I can understand the low starting point, but it does run counter to the vocal requests I hear from some corners of the internet that DC and Marvel should do more anthologies. Here is one such anthology and the sales aren't bad, but aren't spectacular either. If this follows the average drops, the second issue will come on somewhere around 30,000 or so units, maybe a little lower. Then, if the average trend continues, the third issue would come in around 26,000 to 27,000. Those aren't bad numbers (keep in mind they're just hypothetical at this point), but when you factor in a standard level of attrition of just a percent or two and within a year or so the title starts to approach the potential danger zone of sales for a Marvel title of 20,000 units. Once Marvel titles drops below that line, they tend not to stick around long.
The best selling comic not by Marvel, DC, Dark Horse or Image was "The Boys #10" by Dynamite Entertainment in slot 71 with over 32,000 units.
The gap between "Spawn" and "Walking Dead" is closing. "Spawn #99" landed in slot #99 with a little under 23,800 units while "Walking Dead #42" placed in slot #102 with a little over 23,100 units. Both of these were beat out by "Frank Frazetta's Death Dealer #4" which ranked at #98 with over 24,200 units, making it the best seller Image book of the month.
Over at Top Cow, the "Cyblade Pilot Season" one shot did a bit under 8,000 units in slot #182. That is a few hundred units better than the "Ripclaw Pilot Season" one shot did in August. While I'm not sure what sort of numbers Top Cow was expecting for these one shots, the approach of an explicit pilot issue for potential new titles is interesting.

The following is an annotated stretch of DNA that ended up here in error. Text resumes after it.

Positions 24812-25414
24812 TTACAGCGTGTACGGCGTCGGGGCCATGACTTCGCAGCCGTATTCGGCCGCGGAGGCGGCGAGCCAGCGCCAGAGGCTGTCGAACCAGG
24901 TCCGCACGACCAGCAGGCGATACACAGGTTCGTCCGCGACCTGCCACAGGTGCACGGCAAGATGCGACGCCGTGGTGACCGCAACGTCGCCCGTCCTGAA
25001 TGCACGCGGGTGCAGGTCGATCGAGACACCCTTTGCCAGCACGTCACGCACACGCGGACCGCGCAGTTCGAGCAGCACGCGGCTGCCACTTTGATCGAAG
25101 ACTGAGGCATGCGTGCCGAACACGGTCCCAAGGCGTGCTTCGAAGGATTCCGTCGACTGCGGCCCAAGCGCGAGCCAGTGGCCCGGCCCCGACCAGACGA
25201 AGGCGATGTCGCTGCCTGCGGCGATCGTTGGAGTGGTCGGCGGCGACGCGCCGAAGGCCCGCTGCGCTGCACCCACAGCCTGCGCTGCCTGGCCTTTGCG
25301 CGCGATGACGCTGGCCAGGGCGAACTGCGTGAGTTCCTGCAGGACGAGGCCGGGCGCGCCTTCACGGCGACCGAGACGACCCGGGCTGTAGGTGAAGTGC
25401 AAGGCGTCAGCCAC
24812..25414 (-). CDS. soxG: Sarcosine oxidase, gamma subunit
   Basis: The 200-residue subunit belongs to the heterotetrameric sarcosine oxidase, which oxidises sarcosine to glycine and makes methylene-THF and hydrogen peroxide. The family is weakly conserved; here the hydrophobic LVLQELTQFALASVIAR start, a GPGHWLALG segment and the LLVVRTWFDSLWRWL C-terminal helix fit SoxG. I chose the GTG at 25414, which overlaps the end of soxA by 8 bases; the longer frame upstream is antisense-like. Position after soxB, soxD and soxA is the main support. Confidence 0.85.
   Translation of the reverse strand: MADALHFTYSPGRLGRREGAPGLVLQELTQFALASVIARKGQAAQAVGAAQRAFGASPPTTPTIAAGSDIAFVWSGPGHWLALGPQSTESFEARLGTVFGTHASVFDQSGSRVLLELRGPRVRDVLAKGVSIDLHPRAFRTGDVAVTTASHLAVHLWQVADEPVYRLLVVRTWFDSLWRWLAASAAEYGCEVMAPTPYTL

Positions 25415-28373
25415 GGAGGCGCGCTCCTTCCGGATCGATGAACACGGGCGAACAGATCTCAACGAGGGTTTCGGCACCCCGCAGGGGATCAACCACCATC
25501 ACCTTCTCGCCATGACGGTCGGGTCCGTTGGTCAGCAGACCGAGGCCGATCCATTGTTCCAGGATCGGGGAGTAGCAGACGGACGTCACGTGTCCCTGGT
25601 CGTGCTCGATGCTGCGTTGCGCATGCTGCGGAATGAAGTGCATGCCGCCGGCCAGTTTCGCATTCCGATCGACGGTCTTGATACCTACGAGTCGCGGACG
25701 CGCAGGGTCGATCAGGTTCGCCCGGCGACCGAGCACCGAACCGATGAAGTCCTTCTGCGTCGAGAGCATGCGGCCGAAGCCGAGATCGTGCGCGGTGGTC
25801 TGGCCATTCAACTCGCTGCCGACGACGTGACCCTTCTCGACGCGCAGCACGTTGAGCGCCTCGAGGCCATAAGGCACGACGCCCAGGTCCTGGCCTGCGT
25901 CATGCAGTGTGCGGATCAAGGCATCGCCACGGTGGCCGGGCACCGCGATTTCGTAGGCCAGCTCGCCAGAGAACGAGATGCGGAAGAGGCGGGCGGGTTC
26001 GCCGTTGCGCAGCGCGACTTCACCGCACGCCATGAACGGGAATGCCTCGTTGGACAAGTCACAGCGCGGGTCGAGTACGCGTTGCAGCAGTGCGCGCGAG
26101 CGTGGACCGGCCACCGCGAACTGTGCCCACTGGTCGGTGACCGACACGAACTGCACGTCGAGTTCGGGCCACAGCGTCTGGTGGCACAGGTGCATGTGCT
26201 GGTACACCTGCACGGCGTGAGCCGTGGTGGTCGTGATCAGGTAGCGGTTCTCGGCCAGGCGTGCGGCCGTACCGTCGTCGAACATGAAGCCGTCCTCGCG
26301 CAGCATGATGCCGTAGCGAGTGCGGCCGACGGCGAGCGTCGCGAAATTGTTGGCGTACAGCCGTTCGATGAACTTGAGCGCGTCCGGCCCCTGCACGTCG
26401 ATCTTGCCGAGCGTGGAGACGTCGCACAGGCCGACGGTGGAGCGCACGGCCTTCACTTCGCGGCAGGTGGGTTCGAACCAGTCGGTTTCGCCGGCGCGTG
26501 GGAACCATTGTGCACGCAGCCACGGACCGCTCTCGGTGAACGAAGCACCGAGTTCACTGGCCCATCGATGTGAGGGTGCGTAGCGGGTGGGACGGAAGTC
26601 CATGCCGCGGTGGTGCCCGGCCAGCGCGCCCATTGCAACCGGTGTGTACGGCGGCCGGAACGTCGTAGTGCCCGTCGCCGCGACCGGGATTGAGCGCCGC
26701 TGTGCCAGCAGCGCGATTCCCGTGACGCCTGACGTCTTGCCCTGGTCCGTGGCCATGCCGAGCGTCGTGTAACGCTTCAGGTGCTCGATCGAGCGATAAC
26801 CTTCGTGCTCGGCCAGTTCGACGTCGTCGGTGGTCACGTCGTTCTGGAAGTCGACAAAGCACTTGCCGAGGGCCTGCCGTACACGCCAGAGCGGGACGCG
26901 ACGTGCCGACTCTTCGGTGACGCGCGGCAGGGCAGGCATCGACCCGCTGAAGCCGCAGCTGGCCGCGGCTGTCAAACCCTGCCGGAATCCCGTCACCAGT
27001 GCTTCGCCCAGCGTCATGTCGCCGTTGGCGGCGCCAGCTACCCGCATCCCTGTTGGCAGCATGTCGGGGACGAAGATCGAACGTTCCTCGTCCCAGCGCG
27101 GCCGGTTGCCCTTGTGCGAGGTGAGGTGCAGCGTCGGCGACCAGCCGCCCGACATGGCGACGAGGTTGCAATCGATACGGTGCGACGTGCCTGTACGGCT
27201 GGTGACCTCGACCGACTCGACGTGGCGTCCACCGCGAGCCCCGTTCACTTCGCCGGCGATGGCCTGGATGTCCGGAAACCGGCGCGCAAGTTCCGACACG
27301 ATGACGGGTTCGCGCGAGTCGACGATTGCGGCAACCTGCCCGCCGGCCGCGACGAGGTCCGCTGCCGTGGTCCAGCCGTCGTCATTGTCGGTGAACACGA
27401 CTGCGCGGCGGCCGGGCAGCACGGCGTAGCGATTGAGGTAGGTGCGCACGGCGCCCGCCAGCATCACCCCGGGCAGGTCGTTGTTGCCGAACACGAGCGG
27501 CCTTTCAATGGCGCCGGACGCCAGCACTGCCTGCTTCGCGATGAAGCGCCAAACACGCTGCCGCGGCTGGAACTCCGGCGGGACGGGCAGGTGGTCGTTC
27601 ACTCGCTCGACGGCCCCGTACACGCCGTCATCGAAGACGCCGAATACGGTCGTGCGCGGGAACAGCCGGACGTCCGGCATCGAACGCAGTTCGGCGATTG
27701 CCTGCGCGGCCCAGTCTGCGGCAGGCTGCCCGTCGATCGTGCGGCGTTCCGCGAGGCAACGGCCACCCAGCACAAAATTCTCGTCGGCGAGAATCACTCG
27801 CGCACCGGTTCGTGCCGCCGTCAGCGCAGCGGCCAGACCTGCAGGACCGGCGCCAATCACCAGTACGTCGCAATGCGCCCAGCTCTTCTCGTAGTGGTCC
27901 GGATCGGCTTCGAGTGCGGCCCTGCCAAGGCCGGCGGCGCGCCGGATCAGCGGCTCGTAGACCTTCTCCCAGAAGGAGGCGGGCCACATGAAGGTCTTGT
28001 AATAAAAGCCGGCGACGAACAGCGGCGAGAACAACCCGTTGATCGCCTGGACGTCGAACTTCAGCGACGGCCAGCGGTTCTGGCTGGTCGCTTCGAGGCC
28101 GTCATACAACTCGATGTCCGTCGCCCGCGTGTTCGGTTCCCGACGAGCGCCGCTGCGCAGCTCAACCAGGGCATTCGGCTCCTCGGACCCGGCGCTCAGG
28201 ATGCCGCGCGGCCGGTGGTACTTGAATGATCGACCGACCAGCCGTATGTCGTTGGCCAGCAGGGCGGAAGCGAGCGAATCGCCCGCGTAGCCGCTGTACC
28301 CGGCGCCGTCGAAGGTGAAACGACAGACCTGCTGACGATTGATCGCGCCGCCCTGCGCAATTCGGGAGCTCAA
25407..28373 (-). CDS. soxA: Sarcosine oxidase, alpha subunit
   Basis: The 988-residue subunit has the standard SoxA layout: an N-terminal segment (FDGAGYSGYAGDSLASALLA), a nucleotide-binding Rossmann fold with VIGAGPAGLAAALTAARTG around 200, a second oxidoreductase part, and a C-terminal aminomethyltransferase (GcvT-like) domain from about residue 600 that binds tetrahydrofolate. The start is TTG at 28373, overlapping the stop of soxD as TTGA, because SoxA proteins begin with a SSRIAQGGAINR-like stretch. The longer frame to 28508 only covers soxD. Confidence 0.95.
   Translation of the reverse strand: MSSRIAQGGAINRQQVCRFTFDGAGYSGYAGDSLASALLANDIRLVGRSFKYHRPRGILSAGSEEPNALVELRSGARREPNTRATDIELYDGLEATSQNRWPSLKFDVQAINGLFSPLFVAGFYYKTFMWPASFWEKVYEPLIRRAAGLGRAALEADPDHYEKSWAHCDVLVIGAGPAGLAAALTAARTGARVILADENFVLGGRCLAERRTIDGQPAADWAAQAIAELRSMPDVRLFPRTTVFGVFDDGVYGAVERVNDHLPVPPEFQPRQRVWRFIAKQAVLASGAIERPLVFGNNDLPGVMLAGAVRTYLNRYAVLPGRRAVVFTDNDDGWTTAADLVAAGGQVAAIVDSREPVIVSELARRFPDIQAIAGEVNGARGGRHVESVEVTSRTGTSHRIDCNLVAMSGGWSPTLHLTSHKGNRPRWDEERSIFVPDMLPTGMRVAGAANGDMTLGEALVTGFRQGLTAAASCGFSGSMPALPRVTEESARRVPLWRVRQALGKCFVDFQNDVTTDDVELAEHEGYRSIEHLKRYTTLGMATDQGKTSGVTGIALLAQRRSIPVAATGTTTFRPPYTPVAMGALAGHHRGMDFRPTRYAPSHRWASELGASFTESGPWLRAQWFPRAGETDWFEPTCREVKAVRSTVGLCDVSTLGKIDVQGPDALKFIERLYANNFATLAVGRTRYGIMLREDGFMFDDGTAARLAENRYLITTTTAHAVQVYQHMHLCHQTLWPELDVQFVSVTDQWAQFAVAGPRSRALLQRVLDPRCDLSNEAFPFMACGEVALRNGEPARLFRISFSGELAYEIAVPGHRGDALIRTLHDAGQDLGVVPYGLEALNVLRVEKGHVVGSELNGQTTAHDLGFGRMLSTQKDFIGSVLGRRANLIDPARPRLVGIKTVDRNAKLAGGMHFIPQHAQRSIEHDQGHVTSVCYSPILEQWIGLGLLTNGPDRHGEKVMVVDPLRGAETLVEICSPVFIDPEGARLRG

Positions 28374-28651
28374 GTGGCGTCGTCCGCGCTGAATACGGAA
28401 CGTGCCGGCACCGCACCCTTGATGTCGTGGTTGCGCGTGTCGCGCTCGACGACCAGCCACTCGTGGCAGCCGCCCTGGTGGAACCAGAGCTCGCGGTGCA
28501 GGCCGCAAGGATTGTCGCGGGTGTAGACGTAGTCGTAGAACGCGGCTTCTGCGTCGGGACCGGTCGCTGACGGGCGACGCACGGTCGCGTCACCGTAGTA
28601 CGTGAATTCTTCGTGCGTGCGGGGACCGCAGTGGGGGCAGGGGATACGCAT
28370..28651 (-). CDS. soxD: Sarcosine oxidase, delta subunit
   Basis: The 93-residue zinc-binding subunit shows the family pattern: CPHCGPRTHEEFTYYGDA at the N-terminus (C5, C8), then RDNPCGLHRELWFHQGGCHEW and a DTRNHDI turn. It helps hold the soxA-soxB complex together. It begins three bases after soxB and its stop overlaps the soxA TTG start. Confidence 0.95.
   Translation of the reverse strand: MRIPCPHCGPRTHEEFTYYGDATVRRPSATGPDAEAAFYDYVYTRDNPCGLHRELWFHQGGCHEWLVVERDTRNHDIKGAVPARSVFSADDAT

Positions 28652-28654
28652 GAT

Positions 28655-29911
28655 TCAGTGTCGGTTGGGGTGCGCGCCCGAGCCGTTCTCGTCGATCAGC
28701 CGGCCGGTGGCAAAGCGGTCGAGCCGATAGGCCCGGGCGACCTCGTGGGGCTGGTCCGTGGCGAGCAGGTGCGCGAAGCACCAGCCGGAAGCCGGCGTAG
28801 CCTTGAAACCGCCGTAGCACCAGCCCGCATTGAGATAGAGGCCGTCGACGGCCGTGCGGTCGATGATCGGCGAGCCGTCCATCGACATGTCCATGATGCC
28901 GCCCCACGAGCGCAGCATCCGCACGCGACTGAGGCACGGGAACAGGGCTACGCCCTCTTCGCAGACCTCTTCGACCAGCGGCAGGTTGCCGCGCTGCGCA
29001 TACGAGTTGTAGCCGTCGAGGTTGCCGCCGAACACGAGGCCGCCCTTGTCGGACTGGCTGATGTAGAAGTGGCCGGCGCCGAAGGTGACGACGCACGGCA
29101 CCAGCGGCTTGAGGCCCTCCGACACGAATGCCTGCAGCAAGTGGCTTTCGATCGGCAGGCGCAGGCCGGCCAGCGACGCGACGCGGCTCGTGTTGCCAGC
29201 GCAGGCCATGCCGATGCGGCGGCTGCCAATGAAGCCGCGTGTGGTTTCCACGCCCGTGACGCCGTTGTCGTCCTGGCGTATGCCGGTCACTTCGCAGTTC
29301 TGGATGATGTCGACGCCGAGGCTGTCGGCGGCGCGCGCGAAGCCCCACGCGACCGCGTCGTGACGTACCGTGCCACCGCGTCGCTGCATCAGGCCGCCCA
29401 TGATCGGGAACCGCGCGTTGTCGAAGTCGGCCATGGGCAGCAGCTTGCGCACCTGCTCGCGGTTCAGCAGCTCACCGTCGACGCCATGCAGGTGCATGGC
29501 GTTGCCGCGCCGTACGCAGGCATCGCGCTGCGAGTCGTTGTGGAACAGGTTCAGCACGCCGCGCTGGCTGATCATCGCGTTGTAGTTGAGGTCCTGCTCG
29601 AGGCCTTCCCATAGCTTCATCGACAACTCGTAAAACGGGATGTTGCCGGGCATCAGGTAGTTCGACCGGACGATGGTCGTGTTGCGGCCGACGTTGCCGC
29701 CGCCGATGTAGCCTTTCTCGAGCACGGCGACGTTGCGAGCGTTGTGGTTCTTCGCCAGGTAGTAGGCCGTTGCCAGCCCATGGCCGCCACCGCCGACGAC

|"Potter's Field" #1 - underselling?|
Another title that I think landed lower on the list than it should have was "Thirteen Steps #1" by Desperado Publishing in slot #281 with just under 2,000 units. This amounts to an average of maybe one copy per store. However, since some stores ordered multiple copies it means that many stores ordered none.
While I understand that there are over 5,000 items each month being offered and that Previews is usually well over 500 pages and Marvel Previews is another 100 plus pages each and every month, I continue to be surprised and disappointed by how low some of these quality titles down at the bottom of the list are selling. When the best selling item is selling 100 times better than the lowest selling item on the list of the top 300 comics, I have to wonder why there is such a huge difference in the sales levels? When the bottom half of the list only accounts for less than 12% off the units sold for the month, something seems fundamentally wrong. At the very least, it seems like there should be some way to get more than one or two percent of the existing comic book readers to try some of these other titles. Ideally, publishers would be marketing to new readers as well but if they can't get any noticeable percentage of the existing comic book readers and retailers to buy their titles, why should they expect someone that doesn't read comics to do so?